The Book of Tomorrow – Cecelia Ahern

Perhaps my expectations were askew. My thoughts were: a novel by the same author as “P.S. I love you”, which I haven’t read, but only seen the film adaptation. I wasn’t expecting a teen novel. I wouldn’t call it young adult, which in my experience has more drama and more supernatural elements. Tamara Goodwin is one of those annoying kids that come from wealth and take it for granted. At 16 her father commits suicide following bankruptcy and Tamara and her emotionally shut down mother are forced to live with relatives in the Irish countryside. Tamara is anything but happy. In a travelling library, she is drawn to a locked journal, which is the book of tomorrow, and she struggles to find her own identity and unearth the family secrets. This is a novel about the journey into adulthood, about the perils of only living in the now, and about the importance of the past in the definition of self, but Tamara, who is the narrator, got on my nerves. She seems like a snotty …

Bookmarks

A dirty little secret? Hardly, but it isn’t the kind of thing you share when getting acquainted with someone. I have a drawer full of bookmarks. Immediately, images of a bookish hoarder and nerd with glasses and tasseled loafers come to mind – the kind with a geeky laugh, who will swoon over a new title or a bookmark with a special backstory. Nonetheless, here I will openly confess: I have a drawer full of bookmarks! Being an avid reader, you need bookmarks. You don’t dog ear books. And in my opinion, you should choose a specific bookmark for each book you read. I don’t color coordinate, but the style of book and bookmark should complement each other. Bookmarks are wonderful keepsakes. I often buy them as souvenirs when I travel and I was so fortunate to get one from my son on my very first mother’s day. I have free bookmarks picked up at book stores and libraries. I have inexpensive ones with nice pictures. I have treasured ones that are “finds”. Photos will …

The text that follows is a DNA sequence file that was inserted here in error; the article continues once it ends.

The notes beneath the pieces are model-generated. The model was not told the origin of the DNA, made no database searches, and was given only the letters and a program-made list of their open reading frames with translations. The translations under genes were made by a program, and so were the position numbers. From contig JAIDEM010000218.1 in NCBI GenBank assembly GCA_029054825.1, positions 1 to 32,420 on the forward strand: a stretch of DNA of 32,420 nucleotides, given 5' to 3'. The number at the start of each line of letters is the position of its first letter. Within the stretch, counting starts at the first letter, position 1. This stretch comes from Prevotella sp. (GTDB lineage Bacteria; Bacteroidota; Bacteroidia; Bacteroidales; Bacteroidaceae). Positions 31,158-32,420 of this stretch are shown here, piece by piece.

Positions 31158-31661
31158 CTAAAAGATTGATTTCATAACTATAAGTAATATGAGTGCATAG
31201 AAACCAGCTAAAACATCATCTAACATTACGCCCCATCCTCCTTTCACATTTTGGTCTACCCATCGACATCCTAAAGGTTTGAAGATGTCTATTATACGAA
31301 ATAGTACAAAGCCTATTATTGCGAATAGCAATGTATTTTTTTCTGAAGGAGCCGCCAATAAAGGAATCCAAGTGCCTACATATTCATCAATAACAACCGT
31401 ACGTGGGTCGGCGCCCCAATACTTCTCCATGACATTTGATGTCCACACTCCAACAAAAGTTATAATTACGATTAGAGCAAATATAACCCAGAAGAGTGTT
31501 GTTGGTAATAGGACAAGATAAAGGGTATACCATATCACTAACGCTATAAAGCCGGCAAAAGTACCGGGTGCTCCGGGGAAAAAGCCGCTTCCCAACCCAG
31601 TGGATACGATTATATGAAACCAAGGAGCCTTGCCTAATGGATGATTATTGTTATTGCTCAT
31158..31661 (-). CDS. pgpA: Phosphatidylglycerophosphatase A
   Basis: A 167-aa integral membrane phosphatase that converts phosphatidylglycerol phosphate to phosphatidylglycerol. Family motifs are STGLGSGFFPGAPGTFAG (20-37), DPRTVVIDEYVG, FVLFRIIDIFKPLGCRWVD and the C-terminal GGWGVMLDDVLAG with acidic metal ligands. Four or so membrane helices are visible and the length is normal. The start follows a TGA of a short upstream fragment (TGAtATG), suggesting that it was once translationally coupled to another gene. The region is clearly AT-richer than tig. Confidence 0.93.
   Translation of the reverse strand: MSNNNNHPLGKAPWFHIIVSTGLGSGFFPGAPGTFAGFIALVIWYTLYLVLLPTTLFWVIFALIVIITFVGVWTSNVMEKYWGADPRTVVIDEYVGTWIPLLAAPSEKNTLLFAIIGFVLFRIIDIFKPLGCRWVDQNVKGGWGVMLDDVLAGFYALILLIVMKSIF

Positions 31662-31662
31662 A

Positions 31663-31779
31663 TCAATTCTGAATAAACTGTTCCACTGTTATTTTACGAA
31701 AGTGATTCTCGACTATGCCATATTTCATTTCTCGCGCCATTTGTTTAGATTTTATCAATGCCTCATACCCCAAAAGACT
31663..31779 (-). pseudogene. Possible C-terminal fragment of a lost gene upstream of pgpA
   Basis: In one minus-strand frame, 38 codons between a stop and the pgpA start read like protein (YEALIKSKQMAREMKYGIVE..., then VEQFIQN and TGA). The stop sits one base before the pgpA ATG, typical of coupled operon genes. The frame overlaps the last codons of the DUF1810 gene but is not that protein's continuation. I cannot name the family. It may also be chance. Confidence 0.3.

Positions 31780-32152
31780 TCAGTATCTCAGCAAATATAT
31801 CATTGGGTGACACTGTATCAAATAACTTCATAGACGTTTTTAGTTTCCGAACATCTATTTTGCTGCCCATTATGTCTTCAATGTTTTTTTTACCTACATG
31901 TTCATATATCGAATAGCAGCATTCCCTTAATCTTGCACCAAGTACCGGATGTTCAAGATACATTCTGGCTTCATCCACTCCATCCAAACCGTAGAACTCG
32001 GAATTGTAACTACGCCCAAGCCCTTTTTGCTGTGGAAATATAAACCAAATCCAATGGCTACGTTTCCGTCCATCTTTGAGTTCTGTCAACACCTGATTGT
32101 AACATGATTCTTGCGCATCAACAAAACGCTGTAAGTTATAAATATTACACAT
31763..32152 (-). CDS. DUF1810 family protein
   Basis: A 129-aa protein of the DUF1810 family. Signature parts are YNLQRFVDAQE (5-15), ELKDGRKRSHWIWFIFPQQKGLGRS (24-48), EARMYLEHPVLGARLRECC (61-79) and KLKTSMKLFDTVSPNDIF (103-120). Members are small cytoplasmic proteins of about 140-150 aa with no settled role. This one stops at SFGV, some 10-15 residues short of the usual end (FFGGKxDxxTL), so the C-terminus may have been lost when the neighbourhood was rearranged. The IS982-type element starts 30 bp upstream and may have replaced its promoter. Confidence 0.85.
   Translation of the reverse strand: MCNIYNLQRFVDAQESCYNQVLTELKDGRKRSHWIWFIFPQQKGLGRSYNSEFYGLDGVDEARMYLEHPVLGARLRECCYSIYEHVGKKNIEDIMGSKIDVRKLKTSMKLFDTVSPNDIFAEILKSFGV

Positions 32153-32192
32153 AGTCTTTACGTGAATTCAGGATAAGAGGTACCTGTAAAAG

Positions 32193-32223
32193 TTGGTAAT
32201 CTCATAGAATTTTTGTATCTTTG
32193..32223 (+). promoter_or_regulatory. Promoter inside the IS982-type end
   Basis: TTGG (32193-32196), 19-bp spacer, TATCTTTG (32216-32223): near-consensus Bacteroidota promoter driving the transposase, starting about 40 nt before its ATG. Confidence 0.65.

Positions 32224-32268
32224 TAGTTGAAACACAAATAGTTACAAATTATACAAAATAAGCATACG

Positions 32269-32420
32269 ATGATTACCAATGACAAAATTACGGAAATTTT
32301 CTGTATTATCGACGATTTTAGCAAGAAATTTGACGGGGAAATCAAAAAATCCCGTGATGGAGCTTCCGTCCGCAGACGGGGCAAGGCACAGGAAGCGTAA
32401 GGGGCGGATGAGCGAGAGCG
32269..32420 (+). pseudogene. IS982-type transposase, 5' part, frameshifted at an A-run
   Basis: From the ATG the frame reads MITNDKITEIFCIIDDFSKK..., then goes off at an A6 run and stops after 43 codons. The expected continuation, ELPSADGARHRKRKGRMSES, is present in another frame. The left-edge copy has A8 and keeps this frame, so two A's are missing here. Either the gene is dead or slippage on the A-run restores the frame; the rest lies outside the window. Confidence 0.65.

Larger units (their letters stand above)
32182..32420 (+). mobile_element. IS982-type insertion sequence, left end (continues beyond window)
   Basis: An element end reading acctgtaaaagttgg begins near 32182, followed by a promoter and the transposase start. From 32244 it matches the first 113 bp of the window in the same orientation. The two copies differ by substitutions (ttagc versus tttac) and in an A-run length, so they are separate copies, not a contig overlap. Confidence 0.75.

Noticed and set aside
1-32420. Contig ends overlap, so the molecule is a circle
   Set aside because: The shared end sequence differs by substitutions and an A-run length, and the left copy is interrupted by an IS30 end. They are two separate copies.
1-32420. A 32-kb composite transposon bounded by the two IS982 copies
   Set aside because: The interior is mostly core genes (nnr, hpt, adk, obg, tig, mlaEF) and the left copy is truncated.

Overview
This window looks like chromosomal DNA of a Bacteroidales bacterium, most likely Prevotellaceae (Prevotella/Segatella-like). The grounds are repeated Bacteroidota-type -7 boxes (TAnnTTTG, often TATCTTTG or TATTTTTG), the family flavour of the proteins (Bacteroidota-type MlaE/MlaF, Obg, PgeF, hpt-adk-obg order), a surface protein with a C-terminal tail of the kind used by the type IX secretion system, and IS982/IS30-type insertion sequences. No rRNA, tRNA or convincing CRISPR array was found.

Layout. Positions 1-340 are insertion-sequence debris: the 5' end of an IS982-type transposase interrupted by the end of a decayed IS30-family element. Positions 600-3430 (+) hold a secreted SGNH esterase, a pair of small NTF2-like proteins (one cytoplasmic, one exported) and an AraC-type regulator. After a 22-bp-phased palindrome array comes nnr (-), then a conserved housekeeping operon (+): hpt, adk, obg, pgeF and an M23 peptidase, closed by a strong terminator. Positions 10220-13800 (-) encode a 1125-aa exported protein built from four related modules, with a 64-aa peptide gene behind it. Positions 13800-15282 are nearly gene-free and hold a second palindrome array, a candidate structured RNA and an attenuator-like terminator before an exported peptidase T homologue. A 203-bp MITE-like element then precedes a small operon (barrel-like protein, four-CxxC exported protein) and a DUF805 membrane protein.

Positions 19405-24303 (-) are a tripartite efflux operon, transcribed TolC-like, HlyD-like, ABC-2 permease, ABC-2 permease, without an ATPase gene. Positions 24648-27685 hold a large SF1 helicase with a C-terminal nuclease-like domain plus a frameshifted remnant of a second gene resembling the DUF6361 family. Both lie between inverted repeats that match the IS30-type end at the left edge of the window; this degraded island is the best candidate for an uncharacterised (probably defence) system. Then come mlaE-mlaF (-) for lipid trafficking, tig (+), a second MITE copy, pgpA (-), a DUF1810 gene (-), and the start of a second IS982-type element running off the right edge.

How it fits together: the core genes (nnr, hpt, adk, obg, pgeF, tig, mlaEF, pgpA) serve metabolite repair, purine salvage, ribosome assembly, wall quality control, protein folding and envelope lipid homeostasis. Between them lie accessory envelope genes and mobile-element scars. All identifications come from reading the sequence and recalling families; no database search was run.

The Thirteenth Tale – Diane Setterfield

A genre defying book about the perpetual storyteller, Vida Winter and her chosen biographer, Margaret Lea. The starting point of the novel is Margaret Lea receiving a letter from the master storyteller Vida Winter, informing her that Vida Winter will tell her the truth about her life. What follows is a too-good-to-be-true story of wild twins, an old manor house, life and death and madness – about leaving bygones alone and yet being forced to reconsider the same bygones. I loved the clue about the novel’s title. The Thirteenth Tale is a story missing from a collection of tales by Vida Winter. It has an almost mythic presence whenever Vida Winter is mentioned, representing a piece of the past. The two main characters, Vida Winter and Margaret Lea supplement each other. Margaret Lea is born and bred (well, almost) in her father’s antique bookshop. She struggles with a past that she only knows tidbits of, but resents her parents for keeping the truth from her. Vida Winter’s origins remain unknown, but she grew up wild …